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The exposition section dedicated to the descendants of Alexei Mikhailovich incorporates a number of images, including a post-mortem portrait of Fyodor Alexeyevich (by the court painter Bogdan Saltanov, 1686), portraits of his second wife Marfa Matveyevna Apraksina, tsarevna Sofya, young co-rulers Ivan and Peter, Peter's wife Yevdokiya Fyodorovna Lopukhina in a monastic attire (17th-18th centuries). Tsar's liturgical accessories--Triodion (a collection of prayers and hymns), the icon of the Sovereign God, the golden cross, a chalice for communion, etc.--also arose interest, including coins, cold steel, embroidered horsecloths and genre engravings of those times.

 

In the summer of 1689, Peter I got a notice that strelets regiments subordinated to tsarevna Sofya gathered in the Moscow Kremlin and left for the Trinity Monastery of St. Sergius. Soon, his loyal boyars, voivodes, and "Toy-soldiers" (armed units formed to participate in toy battles that later on transformed into a regular Guard's army) joined him there, supported by a majority of the army. When Sofya understood that she was in a minority, she went to the monastery for peace negotiations, but was detained on the way: the future tsarreformer decided not to allow the "shameful third person" to get the throne. In the capital his brother Ivan met him cordially and voluntarily passed all his powers; Sofya, accused of treason, was sent to Novodevichy Convent.

 

During his first years on the throne, Peter I mainly was interested in military matters and engaged for this purpose foreign specialists from the German Sloboda in Moscow*. In 1691 he transformed the "toy" army into the regular Preobrazhensky and Semyonovsky regiments (later on, Lefortovsky and Butyrsky regiments were formed). Four years later, the tsar ordered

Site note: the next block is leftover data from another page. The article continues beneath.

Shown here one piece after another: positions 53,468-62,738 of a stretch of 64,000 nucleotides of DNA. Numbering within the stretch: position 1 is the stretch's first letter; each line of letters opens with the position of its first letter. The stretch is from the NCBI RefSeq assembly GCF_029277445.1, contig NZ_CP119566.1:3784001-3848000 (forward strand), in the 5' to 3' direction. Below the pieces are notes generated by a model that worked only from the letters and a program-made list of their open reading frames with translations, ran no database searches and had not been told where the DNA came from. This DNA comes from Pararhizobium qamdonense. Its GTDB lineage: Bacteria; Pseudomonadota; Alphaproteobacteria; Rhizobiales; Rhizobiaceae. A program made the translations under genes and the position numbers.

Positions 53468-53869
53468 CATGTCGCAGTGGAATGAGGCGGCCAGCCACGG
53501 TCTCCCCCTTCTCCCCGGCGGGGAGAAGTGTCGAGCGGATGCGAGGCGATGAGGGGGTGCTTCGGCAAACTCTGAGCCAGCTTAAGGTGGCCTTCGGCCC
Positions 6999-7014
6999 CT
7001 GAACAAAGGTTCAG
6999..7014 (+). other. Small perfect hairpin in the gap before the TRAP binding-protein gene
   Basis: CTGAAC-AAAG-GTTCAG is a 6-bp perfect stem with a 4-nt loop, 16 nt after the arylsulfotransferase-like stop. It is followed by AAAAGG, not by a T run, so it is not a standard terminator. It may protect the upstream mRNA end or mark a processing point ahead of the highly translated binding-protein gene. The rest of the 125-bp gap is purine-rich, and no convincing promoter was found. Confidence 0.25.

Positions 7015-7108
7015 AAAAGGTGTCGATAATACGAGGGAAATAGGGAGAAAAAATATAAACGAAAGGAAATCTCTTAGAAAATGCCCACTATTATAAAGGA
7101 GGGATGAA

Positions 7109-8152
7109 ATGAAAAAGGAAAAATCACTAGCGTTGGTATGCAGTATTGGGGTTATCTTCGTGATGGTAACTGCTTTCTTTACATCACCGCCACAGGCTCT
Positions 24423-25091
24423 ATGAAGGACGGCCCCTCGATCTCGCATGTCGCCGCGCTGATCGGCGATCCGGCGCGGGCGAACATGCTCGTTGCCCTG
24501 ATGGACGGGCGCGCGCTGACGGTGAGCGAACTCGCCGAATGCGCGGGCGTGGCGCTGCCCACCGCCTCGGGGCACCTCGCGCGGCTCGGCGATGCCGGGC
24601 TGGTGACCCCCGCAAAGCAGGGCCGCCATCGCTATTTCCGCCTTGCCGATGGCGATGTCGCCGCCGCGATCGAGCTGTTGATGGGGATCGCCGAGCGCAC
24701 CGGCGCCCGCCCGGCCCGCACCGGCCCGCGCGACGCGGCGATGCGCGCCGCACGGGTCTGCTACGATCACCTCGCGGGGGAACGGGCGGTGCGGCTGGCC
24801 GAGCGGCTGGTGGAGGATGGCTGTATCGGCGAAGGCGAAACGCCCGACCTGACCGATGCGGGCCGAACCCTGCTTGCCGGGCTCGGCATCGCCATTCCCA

See: O. Borisova, "Like a Ship Off She Sailed Into Europe", Science in Russia, No. 3, 2013.--Ed.

 

to construct rafts, floats and boats on the Don to deliver troops, weapons, artillery, and food to the Turkish fortress of Azov (in the Don estuary). The case was that from 1672 Russia was at war with the Osman Empire, arguing about this very outpost, the seizure of which meant for our country an exit to the Sea of Azov.

 

However, in 1695, the assault from land was a failure, and, after analyzing its reasons, Peter I set a course for the modern regular Navy. He did a lot to prepare well for the Second Azov Campaign: in a short period of time were built 2 big vessels (one of them--the 36 cannon Apostle Peter), 23 galleys and over 1,300 other boats. In 1696 a new fleet entered the Sea of Azov and blocked delivery of supplies to the Turkish fortress; the Russian army of 70 thous. soldiers was also very active, first of all the cavalry and the artillery, which resulted in the first military victory of the young tsar that significantly strengthened his reputation.

 

On October 20 of the same year, the Boyar Duma adopted a resolution: "Sea vessels to be developed...", and this date became the birthday of the Russian Navy. Our country entered an epoch of overall and grand achievements inspired by the genius of Peter the Great, one of the most renowned representatives of the Romanov dynasty.

 

Illustrations supplied by the author

Опубликовано на Порталусе 10 ноября 2021 года